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The BBC's David Eades
"For some bereaved relatives the George Cross is just a hypocritical gesture"
 real 28k

Sir Ronnie Flanagan
"This award is so momentous"
 real 28k

Wednesday, 12 April, 2000, 14:16 GMT 15:16 UK
Queen salutes RUC courage
Queen presents award
The award was presented to disabled constable Paul Slaine
The Royal Ulster Constabulary has been awarded the George Cross in tribute to the sacrifice and service of its members.

The medal was presented by the Queen at a ceremony in Northern Ireland to recognise the force's bravery during more than 30 years of paramilitary violence in the province.

RUC Reform
RUC Chief Constable Sir Ronnie Flanagan said it was a momentous day for the force which felt a "deep sense of pride and honour".

The ceremony at Hillsborough Castle in County Down, was attended by past and present RUC members.

Three officers received the medal on behalf of the force.

They were: Assistant Chief Constable Bill Stewart, representing those with long service, Constable Susan Wright, one of the force's newest recruits, and Constable Paul Slaine, who lost both legs in an IRA bomb attack.

The Queen said the award was an "exceptional recognition of the outstanding contribution made by the RUC to peace in Northern Ireland".

"It is a singular acknowledgement of the gallantry and courage shown, and in all too many cases, the ultimate sacrifice paid by members Constabulary during the past 30 years of terrorism and civil unrest," she said.



Ronnie Flanagan: "Great honour"

Sir Ronnie said it was a "humbling experience" to see the RUC being honoured for its bravery and dedication in the same way as the people of Malta were applauded during the Second World War by receiving the George Cross.

He also paid tribute to the "selfless dedication and courage" of the force's military colleagues and those RUC members who had died during the Troubles.

Sir Ronnie said the force was looking to a "new and exciting future".

"This most gracious honour, therefore, is not only recognition of outstanding past achievements, but also the most tremendous incentive to us all, now and in the years to come."

Northern Ireland Secretary Peter Mandelson and the Lord Lieutenant of County Down, William J Hall, were among the guests who welcomed the Queen and the Duke of Edinburgh to the province.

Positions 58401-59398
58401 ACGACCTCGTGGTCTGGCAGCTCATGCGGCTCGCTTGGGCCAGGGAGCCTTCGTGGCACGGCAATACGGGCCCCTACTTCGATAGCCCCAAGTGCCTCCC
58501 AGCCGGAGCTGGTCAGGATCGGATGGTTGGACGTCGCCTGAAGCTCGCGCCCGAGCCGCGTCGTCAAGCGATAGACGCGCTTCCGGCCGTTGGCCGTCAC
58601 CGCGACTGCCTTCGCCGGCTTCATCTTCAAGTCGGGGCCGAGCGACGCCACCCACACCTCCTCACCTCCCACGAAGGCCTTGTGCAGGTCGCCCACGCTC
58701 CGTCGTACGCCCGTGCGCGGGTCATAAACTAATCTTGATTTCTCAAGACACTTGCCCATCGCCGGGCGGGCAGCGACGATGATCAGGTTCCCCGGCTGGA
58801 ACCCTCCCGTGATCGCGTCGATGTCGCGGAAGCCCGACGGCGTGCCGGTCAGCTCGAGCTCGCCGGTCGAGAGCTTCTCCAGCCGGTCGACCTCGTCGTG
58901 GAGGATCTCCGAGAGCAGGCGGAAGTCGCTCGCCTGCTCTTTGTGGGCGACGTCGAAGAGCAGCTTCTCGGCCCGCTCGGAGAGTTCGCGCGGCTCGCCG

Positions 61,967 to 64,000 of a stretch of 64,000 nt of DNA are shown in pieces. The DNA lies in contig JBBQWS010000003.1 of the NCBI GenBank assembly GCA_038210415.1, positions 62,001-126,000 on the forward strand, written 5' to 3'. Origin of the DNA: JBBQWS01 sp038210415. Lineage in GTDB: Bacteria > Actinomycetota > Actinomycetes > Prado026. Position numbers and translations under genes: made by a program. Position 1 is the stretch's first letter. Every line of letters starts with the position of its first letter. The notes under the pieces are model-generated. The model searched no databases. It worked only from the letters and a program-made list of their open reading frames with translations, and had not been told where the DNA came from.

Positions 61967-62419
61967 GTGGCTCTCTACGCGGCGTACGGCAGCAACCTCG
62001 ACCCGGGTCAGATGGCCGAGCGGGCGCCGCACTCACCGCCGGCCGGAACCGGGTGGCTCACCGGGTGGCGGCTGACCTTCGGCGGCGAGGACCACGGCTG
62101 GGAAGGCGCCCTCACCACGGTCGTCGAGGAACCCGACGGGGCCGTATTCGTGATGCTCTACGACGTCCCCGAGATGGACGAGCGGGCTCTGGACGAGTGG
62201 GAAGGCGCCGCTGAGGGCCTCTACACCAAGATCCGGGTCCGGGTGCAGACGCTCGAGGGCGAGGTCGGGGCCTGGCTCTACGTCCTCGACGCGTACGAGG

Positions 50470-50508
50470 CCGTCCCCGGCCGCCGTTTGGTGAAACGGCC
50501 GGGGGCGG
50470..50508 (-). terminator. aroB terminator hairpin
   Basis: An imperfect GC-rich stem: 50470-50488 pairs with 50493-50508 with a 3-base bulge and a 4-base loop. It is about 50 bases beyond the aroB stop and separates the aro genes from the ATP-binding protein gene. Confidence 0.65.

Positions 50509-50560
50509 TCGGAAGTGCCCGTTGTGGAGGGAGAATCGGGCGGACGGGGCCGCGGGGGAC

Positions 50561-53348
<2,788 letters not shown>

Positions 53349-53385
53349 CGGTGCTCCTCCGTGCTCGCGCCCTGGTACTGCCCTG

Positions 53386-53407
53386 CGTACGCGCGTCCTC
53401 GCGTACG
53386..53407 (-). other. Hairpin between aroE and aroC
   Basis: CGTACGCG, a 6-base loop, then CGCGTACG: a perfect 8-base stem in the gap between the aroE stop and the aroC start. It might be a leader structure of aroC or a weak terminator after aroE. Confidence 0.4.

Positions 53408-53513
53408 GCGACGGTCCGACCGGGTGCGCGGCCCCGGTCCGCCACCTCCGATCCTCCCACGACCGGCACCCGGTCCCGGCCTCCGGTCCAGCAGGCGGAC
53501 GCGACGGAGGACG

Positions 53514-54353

Also at the ceremony were the Catholic Primate Archbishop Sean Brady, the Garda Commissioner Pat Byrne and RUC widows.

The RUC band played the National Anthem before the cross was presented.

The RUC is already the most decorated police force in the British Isles but the George Cross will cap it all.

However, the decision to include it among the recipients caused some controversy.

The British Government is preparing to implement policing reform proposals set out by former Hong Kong governor Chris Patten, which will change the name, symbols and structure of the force.



The Queen talks to the widow of Frankie O'Reilly, the last RUC officer killed in the Troubles
Unionist politicians, members of the RUC and the relatives of officers killed during the Troubles are angry at the proposal to change the name to the Police Service of Northern Ireland in a bid to encourage more Catholics and nationalists to join.

Some unionist politicians have expressed concern that the award of the George Cross was an attempt to damp down anger about the proposed changes.

Republicans have also condemned the award of the medal, describing it as "offensive" to members of their community who they say are not represented in the force.

Sinn Fein staged a protest in Londonderry against the ceremony as it was taking place and a victims' group, Relatives for Justice, held a black flag vigil at Belfast City Hall to protest at the award.

Security was tight around the village of Hillsborough in the run-up to the Queen and Prince Philip's arrival. It was her first visit to Northern Ireland since l997.

A security alert, prompted by warning of a suspicious object near Hillsborough Castle, was later declared a hoax.

The Royal couple are due to attend a reception for representatives of Northern Ireland's rural community at the Royal Ulster Agricultural Society in the Balmoral area of Belfast later on Wednesday.

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See also:

12 Apr 00 | Northern Ireland
RUC: Sectarian or brave?
11 Apr 00 | Northern Ireland
'Hundreds to leave RUC'
19 Jan 00 | Northern Ireland
RUC renamed in sweeping changes
19 Jan 00 | Northern Ireland
'Great hurt at RUC change'
19 Jan 00 | Northern Ireland
RUC changes at a glance
23 Nov 99 | Northern Ireland
RUC awarded George Cross
Links to other Northern Ireland stories are at the foot of the page.


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